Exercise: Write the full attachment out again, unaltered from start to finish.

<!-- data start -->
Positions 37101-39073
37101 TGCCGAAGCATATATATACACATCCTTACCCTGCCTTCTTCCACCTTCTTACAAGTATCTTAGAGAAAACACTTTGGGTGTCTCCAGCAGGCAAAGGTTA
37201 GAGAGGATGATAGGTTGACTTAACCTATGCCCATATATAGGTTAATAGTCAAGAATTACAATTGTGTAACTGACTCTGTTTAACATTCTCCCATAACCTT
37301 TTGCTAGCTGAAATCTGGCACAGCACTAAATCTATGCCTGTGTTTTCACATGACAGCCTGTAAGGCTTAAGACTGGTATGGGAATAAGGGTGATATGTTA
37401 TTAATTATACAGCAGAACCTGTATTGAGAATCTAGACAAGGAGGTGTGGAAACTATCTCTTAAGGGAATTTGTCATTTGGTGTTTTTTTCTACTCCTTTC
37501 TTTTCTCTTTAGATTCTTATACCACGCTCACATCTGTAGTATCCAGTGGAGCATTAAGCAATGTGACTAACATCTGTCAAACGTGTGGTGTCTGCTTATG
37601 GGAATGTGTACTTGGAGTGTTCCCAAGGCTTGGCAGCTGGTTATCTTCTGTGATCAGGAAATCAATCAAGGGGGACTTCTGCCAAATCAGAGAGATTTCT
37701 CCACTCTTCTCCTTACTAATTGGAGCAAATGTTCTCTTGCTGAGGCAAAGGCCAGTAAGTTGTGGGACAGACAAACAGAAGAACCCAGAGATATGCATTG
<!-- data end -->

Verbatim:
Positions 37101-39073
37101 TGCCGAAGCATATATATACACATCCTTACCCTGCCTTCTTCCACCTTCTTACAAGTATCTTAGAGAAAACACTTTGGGTGTCTCCAGCAGGCAAAGGTTA
37201 GAGAGGATGATAGGTTGACTTAACCTATGCCCATATATAGGTTAATAGTCAAGAATTACAATTGTGTAACTGACTCTGTTTAACATTCTCCCATAACCTT
37301 TTGCTAGCTGAAATCTGGCACAGCACTAAATCTATGCCTGTGTTTTCACATGACAGCCTGTAAGGCTTAAGACTGGTATGGGAATAAGGGTGATATGTTA
37401 TTAATTATACAGCAGAACCTGTATTGAGAATCTAGACAAGGAGGTGTGGAAACTATCTCTTAAGGGAATTTGTCATTTGGTGTTTTTTTCTACTCCTTTC
37501 TTTTCTCTTTAGATTCTTATACCACGCTCACATCTGTAGTATCCAGTGGAGCATTAAGCAATGTGACTAACATCTGTCAAACGTGTGGTGTCTGCTTATG
37601 GGAATGTGTACTTGGAGTGTTCCCAAGGCTTGGCAGCTGGTTATCTTCTGTGATCAGGAAATCAATCAAGGGGGACTTCTGCCAAATCAGAGAGATTTCT
37701 CCACTCTTCTCCTTACTAATTGGAGCAAATGTTCTCTTGCTGAGGCAAAGGCCAGTAAGTTGTGGGACAGACAAACAGAAGAACCCAGAGATATGCATTG